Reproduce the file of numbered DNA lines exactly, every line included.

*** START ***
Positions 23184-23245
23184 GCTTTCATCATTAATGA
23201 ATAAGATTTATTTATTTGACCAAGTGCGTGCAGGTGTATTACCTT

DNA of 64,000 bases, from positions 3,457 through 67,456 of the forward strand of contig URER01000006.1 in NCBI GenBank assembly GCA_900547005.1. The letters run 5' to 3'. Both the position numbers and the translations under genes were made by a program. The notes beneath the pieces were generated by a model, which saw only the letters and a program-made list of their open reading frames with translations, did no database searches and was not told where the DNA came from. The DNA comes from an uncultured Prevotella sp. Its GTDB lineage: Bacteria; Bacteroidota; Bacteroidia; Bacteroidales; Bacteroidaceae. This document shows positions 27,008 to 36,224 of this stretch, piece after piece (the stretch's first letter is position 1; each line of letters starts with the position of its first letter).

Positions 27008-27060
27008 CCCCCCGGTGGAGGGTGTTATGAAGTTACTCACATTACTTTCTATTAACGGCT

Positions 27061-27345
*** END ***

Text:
Positions 23184-23245
23184 GCTTTCATCATTAATGA
23201 ATAAGATTTATTTATTTGACCAAGTGCGTGCAGGTGTATTACCTT

DNA of 64,000 bases, from positions 3,457 through 67,456 of the forward strand of contig URER01000006.1 in NCBI GenBank assembly GCA_900547005.1. The letters run 5' to 3'. Both the position numbers and the translations under genes were made by a program. The notes beneath the pieces were generated by a model, which saw only the letters and a program-made list of their open reading frames with translations, did no database searches and was not told where the DNA came from. The DNA comes from an uncultured Prevotella sp. Its GTDB lineage: Bacteria; Bacteroidota; Bacteroidia; Bacteroidales; Bacteroidaceae. This document shows positions 27,008 to 36,224 of this stretch, piece after piece (the stretch's first letter is position 1; each line of letters starts with the position of its first letter).

Positions 27008-27060
27008 CCCCCCGGTGGAGGGTGTTATGAAGTTACTCACATTACTTTCTATTAACGGCT

Positions 27061-27345